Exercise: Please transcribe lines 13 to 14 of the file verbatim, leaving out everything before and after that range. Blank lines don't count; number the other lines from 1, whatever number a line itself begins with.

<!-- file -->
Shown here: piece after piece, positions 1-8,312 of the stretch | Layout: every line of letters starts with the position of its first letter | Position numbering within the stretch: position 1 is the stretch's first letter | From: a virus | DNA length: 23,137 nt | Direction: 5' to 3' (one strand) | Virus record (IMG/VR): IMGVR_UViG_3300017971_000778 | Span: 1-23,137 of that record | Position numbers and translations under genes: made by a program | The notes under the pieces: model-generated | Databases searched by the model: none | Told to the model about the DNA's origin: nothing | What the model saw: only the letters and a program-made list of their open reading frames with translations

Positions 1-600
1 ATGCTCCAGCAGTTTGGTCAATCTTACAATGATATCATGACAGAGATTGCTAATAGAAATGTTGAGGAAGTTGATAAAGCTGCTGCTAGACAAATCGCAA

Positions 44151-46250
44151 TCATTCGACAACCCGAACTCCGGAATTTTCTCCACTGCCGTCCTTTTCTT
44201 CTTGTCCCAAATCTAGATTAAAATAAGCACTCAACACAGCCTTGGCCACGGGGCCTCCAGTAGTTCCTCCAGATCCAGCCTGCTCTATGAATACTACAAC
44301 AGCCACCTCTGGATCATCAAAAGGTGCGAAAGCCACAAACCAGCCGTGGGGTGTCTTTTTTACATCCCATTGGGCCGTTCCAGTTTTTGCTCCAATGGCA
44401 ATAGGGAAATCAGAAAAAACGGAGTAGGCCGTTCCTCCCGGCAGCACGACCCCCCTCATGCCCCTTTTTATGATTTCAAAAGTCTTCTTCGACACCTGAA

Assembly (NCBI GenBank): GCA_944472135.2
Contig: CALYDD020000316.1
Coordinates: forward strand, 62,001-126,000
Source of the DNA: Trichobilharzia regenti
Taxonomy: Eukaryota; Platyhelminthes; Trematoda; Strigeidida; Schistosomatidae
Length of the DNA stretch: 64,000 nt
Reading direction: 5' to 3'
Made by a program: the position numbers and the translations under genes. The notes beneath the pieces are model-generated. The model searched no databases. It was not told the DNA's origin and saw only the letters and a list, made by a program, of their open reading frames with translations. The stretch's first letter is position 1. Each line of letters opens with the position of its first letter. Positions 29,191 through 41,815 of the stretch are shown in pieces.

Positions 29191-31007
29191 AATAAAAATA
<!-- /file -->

Taxonomy: Eukaryota; Platyhelminthes; Trematoda; Strigeidida; Schistosomatidae
Length of the DNA stretch: 64,000 nt